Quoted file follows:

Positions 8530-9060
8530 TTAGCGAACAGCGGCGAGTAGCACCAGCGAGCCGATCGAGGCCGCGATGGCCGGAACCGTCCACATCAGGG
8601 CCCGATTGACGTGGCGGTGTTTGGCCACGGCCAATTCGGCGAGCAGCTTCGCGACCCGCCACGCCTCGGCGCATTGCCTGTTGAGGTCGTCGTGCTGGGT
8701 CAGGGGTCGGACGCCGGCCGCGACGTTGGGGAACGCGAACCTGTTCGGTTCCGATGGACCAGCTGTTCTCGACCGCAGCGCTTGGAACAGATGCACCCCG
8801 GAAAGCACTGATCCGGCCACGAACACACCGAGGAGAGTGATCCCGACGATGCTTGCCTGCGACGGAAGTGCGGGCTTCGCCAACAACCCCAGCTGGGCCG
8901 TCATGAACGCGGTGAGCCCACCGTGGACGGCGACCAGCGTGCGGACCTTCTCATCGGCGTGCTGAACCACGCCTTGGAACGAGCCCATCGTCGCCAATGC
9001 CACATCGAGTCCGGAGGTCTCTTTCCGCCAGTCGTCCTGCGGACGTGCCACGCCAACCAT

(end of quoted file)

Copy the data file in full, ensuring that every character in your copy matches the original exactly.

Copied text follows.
Positions 8530-9060
8530 TTAGCGAACAGCGGCGAGTAGCACCAGCGAGCCGATCGAGGCCGCGATGGCCGGAACCGTCCACATCAGGG
8601 CCCGATTGACGTGGCGGTGTTTGGCCACGGCCAATTCGGCGAGCAGCTTCGCGACCCGCCACGCCTCGGCGCATTGCCTGTTGAGGTCGTCGTGCTGGGT
8701 CAGGGGTCGGACGCCGGCCGCGACGTTGGGGAACGCGAACCTGTTCGGTTCCGATGGACCAGCTGTTCTCGACCGCAGCGCTTGGAACAGATGCACCCCG
8801 GAAAGCACTGATCCGGCCACGAACACACCGAGGAGAGTGATCCCGACGATGCTTGCCTGCGACGGAAGTGCGGGCTTCGCCAACAACCCCAGCTGGGCCG
8901 TCATGAACGCGGTGAGCCCACCGTGGACGGCGACCAGCGTGCGGACCTTCTCATCGGCGTGCTGAACCACGCCTTGGAACGAGCCCATCGTCGCCAATGC
9001 CACATCGAGTCCGGAGGTCTCTTTCCGCCAGTCGTCCTGCGGACGTGCCACGCCAACCAT